On November 7th, the Pentagon said that revenue from the oil fields in northeastern Syria will go to the US-backed Kurdish Syrian Democratic Forces (SDF).
“The revenue from this is not going to the U.S., this is going to the SDF,” Pentagon spokesman Jonathan Hoffman told reporters.
These constant reminders are needed since it is quite clear that the US doesn’t plan on providing the revenue to the SDF, but rather to American companies and the US itself.
Even US President Donald Trump said so in his speech to announce the death of ISIS Leader Abu Bakr al-Baghdadi in late October.
“We may have to fight for the oil. It’s O.K.,” he said. “Maybe somebody else wants the oil, in which case they have a hell of a fight. But there’s massive amounts of oil.” The United States, he added, should be able to take some of Syria’s oil. “What I intend to do, perhaps, is make a deal with an ExxonMobil or one of our great companies to go in there and do it properly,” he said. The goal would be to “spread out the wealth.”
However, if ISIS is, in fact defeated, the US has no reason to stay in Syria, since remaining would violate the military authorization from Congress which allowed US troops to remain and fight against the militants.
Thus, the calls of a possible “resurgence” of ISIS play specifically in the direction of allowing the US to extend its presence in the region indefinitely.
Retired General Barry McCaffrey, who commanded a mechanized division in Iraq during the Gulf War tweeted the following:
“Bring in US oil companies to modernize the field. WHAT ARE WE BECOMING…. PIRATES?”
Trump comment US intends to keep the oil in Syria. Guard with US armored forces. Bring in US oil companies to modernize the field. WHAT ARE WE BECOMING…. PIRATES? If ISIS is defeated we lack Congressional authority to stay. The oil belongs to Syria. https://t.co/Leko5s1hXF
— Barry R McCaffrey (@mccaffreyr3) October 28, 2019
Turkish President Tayyip Erdogan said on November 7th that the United States was not fulfilling its pledge to remove a Kurdish militia from a Syrian border region and said he will raise the issue when he meets Trump soon.
During the briefing, Hoffman added that he had no knowledge of SDF members in the area, but said the United States did not have complete clarity on the situation.
The situation is somewhat similar to that of Iraq, when Human Rights Watch published a report specifically focused on “pillaging” oil by the United States and US President Donald Trump’s statements that the Iraqi oil should’ve been taken, back in 2017.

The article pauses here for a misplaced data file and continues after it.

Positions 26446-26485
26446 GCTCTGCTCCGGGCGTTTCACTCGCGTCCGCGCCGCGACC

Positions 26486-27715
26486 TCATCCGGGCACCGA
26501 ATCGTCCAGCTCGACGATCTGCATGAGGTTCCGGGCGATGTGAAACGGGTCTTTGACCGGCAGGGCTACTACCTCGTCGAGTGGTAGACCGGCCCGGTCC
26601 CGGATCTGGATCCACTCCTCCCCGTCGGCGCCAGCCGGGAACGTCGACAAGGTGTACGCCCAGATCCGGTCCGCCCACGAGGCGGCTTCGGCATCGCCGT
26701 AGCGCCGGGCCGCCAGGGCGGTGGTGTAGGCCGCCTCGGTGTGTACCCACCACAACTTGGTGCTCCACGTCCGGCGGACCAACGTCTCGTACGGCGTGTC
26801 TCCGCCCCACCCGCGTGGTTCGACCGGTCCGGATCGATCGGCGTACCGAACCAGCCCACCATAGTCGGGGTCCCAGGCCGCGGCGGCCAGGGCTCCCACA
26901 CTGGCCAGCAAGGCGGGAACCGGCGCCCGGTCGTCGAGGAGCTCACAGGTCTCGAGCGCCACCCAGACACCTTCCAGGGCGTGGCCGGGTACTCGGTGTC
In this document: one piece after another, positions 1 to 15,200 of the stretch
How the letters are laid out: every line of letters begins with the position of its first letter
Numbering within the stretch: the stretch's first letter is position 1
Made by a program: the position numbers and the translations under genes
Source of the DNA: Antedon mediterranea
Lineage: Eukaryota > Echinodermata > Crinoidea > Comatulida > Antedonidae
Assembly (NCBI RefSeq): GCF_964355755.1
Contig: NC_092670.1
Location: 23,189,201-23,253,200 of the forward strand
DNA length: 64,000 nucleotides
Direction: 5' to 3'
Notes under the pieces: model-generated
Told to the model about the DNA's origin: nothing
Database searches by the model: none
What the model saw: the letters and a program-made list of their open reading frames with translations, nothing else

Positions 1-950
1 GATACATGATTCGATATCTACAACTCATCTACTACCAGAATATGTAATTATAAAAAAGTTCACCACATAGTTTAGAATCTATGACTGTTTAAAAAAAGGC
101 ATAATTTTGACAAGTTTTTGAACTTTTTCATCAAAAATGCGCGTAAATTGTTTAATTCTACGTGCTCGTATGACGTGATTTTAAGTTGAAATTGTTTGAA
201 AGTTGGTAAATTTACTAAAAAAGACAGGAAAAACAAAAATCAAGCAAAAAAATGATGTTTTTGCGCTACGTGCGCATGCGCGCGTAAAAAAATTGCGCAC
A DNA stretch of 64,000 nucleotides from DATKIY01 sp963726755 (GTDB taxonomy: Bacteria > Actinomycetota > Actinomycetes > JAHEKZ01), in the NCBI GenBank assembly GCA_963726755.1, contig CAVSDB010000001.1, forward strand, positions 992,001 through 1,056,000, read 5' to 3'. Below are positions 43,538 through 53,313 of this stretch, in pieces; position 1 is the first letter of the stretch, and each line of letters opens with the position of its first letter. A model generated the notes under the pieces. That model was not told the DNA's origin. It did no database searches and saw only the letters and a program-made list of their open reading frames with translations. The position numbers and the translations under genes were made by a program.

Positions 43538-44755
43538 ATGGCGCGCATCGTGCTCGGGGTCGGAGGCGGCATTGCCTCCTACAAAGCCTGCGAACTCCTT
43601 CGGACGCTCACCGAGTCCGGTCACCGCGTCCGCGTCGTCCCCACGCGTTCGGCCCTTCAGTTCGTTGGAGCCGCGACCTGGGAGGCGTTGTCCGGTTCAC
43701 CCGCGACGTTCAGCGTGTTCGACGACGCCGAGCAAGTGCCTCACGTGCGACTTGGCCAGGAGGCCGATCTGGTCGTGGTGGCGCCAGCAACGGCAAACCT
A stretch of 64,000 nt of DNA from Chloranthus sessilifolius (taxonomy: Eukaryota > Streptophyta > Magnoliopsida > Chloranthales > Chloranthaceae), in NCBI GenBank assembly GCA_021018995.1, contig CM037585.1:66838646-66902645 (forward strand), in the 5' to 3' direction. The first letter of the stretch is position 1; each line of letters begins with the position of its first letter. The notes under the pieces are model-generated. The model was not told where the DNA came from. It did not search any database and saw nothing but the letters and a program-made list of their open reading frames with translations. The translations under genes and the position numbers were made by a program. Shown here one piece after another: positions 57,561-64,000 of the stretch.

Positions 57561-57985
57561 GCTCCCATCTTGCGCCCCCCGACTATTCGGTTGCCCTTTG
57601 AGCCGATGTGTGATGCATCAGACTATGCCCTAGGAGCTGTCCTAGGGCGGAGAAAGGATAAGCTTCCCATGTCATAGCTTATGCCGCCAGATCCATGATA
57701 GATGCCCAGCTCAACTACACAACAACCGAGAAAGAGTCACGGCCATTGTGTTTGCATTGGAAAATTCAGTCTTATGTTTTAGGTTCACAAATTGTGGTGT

“Trump’s position on taking Iraq’s oil amounts to “pillage,” a serious violation of international humanitarian law, or the laws of war. The US tradition of prohibiting pillage is deeply rooted: President Abraham Lincoln included it in General Orders No. 100 to Union soldiers in 1863, known as the Lieber Code. The two principal multinational treaties concerning military occupation, The Hague Regulations of 1907 and the 1949 Geneva Convention Relative to the Protection of Civilian Persons in Time of War (Fourth Geneva Convention) explicitly prohibit pillage.”
The situation with northeastern Syria’s oil fields is not much different, but it seems that the pretext appears to be different, it is in support of the SDF, ISIS might make a return and so on. These are simply justifications to specifically carry out what failed to take place in Iraq, because it wasn’t justified strongly enough.
Furthermore, taking Iraq’s law, and since the situation is, more or less, the same – Syria’s oil would be against US law, as well.
“Taking Iraq’s oil would also most likely be a crime under US law. The 1996 US War Crimes Act makes it a criminal offense to commit a grave violation of the Geneva Conventions or to violate specific articles of The Hague Regulations, including the prohibition on pillage. Violations of the War Crimes Act can result in a sentence of life in prison.”
Of course, being there to fight the terrorist, and using the money from revenues to fund your allies, who are fighting a war, of course, is allowed.
MORE ON THE TOPIC: